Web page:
Extension where you are
Michele Lee (right), fifth-grade teacher and IMPACT2 mentor
Teacher training for Poplarville and beyond
Fifth-grade teacher Michele Lee travels from Pearl River County to a two-week MSU Extension conference every summer because she’s learning teaching techniques that help her students understand math better.
Lee, who teaches at Poplarville Upper Elementary, acts as mentor to first-time teachers at Extension’s In-depth Mathematical Practices and Content Teacher Training workshop, better known as IMPACT2. The annual summer workshop is facilitated by the Center for Technology Outreach, and Lee says being a leader at the conference is also being a learner.
“This conference isn’t your typical workshop where you sit all day and listen to someone talk; here, we learn like our students learn, and we all learn from each other,” she explains. “The math instruction at this conference is great. We make notebooks, charts, and foldouts, and I take them all back to my school where I have my students do their own.”
Fifth-graders decorate their notebooks, and they write reflections on the concepts their class is reviewing. Lee says art reinforces math
concepts, and students benefit from writing about math since state assessments also require writing about proofs.
“Whether it’s division, exponents, or whatever we’re studying, they can copy from me into their notebooks, and they go on to show me what they learned, write the proof, and reflect on what they learned from it,” she says. “They remember it.”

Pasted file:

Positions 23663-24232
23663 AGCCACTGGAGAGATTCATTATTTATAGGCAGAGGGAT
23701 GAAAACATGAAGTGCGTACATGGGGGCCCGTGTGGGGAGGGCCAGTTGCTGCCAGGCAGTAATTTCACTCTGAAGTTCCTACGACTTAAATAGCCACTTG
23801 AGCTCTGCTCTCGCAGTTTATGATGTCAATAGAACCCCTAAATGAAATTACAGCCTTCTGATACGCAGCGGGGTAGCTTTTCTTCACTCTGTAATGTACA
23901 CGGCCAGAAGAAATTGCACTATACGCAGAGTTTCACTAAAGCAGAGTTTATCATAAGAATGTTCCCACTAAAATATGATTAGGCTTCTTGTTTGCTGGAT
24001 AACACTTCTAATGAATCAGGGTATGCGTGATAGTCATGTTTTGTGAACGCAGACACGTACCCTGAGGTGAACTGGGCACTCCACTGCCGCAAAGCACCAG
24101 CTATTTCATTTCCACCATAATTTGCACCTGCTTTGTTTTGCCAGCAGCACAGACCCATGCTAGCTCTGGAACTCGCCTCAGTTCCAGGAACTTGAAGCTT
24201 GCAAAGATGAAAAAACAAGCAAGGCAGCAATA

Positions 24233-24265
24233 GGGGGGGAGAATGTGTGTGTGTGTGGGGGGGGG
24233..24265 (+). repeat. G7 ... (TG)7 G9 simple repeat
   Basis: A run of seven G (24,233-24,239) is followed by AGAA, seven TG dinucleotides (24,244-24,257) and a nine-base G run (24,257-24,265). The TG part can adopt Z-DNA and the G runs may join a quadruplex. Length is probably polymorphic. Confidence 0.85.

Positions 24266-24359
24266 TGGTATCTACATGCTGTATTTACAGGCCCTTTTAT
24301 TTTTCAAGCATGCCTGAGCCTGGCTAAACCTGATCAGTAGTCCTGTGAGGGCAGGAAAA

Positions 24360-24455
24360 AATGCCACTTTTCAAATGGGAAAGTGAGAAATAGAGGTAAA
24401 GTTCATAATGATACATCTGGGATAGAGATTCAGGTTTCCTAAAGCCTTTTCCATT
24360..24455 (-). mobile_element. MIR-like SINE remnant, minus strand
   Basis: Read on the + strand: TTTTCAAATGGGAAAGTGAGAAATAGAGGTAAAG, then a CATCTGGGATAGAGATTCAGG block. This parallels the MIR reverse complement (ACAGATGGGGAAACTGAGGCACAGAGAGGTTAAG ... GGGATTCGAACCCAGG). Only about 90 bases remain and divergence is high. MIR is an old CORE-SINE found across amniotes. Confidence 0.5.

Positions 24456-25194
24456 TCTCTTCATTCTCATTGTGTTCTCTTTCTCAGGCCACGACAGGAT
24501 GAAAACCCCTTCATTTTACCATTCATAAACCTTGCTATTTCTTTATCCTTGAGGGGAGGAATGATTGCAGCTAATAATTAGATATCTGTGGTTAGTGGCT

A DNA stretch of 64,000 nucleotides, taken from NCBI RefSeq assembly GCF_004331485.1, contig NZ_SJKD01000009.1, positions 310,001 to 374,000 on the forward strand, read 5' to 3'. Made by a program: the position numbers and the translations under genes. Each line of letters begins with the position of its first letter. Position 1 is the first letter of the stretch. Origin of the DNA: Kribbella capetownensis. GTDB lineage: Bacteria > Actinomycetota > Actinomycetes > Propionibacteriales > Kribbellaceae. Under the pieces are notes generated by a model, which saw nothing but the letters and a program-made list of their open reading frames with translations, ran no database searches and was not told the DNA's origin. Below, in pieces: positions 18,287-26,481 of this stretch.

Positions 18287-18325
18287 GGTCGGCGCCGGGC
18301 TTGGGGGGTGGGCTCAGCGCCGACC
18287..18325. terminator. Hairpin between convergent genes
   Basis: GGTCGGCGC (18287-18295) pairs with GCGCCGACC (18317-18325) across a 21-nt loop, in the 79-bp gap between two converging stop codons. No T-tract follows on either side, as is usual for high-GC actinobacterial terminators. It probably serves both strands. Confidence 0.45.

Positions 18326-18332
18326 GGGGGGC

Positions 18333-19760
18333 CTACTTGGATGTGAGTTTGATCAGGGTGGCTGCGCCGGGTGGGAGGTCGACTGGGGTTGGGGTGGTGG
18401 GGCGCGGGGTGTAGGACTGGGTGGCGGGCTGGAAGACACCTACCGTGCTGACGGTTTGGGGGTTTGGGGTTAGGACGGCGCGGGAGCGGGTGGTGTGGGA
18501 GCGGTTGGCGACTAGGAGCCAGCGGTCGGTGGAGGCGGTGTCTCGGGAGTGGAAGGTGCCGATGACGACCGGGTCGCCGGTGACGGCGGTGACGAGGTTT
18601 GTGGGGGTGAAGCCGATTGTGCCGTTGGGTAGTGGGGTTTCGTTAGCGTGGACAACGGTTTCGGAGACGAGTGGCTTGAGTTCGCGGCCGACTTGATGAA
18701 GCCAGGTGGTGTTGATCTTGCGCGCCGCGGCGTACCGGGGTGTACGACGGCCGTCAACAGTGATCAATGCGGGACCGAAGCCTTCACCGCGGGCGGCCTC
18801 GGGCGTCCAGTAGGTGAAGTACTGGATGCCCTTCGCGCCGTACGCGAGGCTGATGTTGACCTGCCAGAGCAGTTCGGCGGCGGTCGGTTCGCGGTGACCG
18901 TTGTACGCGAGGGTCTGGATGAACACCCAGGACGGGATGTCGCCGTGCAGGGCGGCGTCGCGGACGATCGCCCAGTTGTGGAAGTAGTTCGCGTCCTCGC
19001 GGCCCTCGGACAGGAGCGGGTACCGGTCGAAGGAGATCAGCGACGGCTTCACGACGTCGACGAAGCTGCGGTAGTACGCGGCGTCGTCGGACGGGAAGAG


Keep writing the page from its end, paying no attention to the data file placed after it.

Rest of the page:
Lee teaches every subject in her fifth-grade classroom, and she appreciates teaching opportunities that enable her to combine several subjects to reinforce one central concept. She says her students simply understand better.
“We’re building the habit of learning,” Lee emphasizes.
Her classroom is also benefiting from IMPACT2’s online learning community where teachers may ask questions about math instruction in different grade levels. Lee says her classes are learning the foundation for the standards they’ll learn in both middle and high schools.
IMPACT2 is funded by the Mississippi Department of Education through a Math and Science Partnership grant provided by the U.S. Department of Education.
Partners and presenters at Extension’s 2015 IMPACT2 workshop
- East Central Community College
- LIGO, the Livingston Laser Interferometer Gravitational-wave Observatory, which detects and measures gravitational waves
- Marilyn Zecher, Atlantic Seaboard Dyslexia Education Center, discussed multisensory mathematics instruction
- Konya Johnson, Mount Olive
- Tammy Krutzfeldt, Poplarville
- Michele Lee, Poplarville
- Bill White, Louisville
- Jackie Wintruba, Gulfport